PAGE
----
District News Roundup
The Minnesota Supreme Court has upheld an $820,000 compensatory-damages award won by the North St. Paul-Maplewood school district from the producer of an asbestos fireproofing spray used in a high school built in 1969.
However, the court last month overturned $4.2 million in punitive damages awarded in 1990 by a state court jury in Independent School District No. 622 v. Keene Corporation.
An appellate court had cut the punitive damages in half, but the supreme court said such damages were not available when a plaintiff claims only property damage.
The school district sued Keene Corporation for costs related to removing the fireproofing material, Pyrospray, from Tartan High School. The district successfully argued in court that the company's predecessors knew of the health risks of asbestos, a carcinogen, when it sold the material in 1969.
Keene Corporation argued that the district unreasonably added to the costs of removing the asbestos by undertaking it over several summers instead of all at once. The state supreme court rejected that argument.
Teacher Killed: A Seattle middle school teacher was shot to death as he arrived for work last week at the school building where he had taught for nearly two decades.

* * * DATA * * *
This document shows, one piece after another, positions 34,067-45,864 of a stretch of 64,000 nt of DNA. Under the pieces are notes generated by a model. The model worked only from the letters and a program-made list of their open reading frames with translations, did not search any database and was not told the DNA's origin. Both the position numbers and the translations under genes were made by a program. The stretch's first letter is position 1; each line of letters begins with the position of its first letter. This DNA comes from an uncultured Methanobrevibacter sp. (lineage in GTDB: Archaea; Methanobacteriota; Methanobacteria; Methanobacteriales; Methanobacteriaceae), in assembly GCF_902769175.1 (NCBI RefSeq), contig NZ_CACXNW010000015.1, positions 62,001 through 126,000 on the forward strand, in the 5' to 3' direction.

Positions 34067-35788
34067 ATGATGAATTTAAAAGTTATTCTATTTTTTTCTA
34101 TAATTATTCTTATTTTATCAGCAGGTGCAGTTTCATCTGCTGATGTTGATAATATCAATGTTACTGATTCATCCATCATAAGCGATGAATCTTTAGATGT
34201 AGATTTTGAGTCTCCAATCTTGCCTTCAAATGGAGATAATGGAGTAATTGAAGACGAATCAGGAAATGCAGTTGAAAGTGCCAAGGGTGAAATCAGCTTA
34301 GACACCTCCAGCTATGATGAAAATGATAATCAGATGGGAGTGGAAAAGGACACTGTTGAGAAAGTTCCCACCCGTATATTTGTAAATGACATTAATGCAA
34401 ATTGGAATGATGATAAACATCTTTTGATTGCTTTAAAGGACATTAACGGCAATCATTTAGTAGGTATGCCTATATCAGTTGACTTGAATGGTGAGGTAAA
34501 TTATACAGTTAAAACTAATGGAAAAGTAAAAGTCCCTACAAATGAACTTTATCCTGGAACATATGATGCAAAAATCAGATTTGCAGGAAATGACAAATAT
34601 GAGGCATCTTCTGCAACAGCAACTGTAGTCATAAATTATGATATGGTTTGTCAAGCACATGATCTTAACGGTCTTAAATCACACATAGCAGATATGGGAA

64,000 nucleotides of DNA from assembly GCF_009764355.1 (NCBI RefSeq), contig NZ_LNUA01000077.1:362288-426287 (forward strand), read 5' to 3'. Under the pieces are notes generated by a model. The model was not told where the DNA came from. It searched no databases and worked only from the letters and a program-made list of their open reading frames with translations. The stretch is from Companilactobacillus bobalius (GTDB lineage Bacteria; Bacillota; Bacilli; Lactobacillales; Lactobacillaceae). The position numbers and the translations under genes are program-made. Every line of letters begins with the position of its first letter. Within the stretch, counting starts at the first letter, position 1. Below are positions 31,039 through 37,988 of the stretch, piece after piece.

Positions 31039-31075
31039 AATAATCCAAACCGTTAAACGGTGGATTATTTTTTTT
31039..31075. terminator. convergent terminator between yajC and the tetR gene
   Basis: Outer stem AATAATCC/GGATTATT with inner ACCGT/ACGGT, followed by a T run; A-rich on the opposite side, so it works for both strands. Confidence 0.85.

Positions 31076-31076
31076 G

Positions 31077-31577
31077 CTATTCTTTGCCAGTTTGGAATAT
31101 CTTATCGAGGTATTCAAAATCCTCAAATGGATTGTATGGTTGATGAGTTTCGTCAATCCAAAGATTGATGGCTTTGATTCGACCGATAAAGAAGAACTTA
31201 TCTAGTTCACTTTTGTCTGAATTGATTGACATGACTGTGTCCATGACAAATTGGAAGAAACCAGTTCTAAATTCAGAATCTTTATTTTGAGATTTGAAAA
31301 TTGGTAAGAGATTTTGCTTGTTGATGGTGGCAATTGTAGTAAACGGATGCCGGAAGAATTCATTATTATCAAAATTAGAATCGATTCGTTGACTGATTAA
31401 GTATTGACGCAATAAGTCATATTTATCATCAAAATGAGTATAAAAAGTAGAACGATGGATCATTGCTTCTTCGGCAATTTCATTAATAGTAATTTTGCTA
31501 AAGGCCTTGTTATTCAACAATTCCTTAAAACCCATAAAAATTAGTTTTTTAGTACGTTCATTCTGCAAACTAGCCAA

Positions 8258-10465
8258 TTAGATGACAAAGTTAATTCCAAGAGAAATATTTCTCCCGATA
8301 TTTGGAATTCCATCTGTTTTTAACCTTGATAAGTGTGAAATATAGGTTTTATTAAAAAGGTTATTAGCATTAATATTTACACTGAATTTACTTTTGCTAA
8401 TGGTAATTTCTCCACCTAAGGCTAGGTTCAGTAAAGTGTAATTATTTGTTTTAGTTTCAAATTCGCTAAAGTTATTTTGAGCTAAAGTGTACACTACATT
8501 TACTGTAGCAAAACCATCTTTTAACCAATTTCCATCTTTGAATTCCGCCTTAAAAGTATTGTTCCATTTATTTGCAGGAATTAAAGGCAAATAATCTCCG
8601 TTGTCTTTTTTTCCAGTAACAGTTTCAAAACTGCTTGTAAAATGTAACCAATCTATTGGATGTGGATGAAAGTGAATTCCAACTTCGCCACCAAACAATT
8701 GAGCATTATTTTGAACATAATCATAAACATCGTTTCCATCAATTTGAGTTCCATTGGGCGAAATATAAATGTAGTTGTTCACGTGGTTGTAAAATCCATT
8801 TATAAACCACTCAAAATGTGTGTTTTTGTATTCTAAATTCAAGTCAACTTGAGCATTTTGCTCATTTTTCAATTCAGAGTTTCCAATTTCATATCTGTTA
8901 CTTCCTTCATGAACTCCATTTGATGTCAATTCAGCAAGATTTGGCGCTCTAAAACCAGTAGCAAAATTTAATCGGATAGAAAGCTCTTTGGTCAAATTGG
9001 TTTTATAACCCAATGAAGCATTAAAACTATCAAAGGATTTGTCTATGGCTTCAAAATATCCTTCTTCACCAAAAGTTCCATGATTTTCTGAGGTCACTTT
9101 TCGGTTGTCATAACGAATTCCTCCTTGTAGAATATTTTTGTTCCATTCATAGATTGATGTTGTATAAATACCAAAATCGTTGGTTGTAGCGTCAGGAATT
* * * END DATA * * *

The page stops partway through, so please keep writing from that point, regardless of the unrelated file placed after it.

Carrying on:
Police have no motive nor suspects in the shooting death of Neal Summers, who taught 8th-grade social studies at Whitman Middle School, district officials said.
"We are all in shock,'' said Kathlyn Lawrence, the spokeswoman for the Seattle public schools. The incident is the first homicide to occur at a Seattle public school during school hours, she said.
The day after Summers was shot to death, district officials closed the middle school, set up an information hot line, and dispatched a team of 10 school psychologists and social workers to help staff members cope.
Plans To Cut Jobs: Mayor Rudolph Giuliani of New York City, in an outline of his upcoming budget proposals, last week called for the elimination of 2,500 jobs at the city's board of education.
The Mayor's proposals go significantly beyond plans announced last month by Chancellor Ramon C. Cortines to cut 1,000 full-time positions from the board's central-office staff through attrition and layoffs. The office currently employs 3,600 people.
Mr. Cortines also said he plans to reduce the use of consultants and temporary workers and will give community school districts the responsibility for hundreds of experts in curriculum and staff development.
The Mayor, who argued that the cuts and other reductions in city
agencies were necessary to address a "fiscal emergency,'' will unveil
his budget April 26.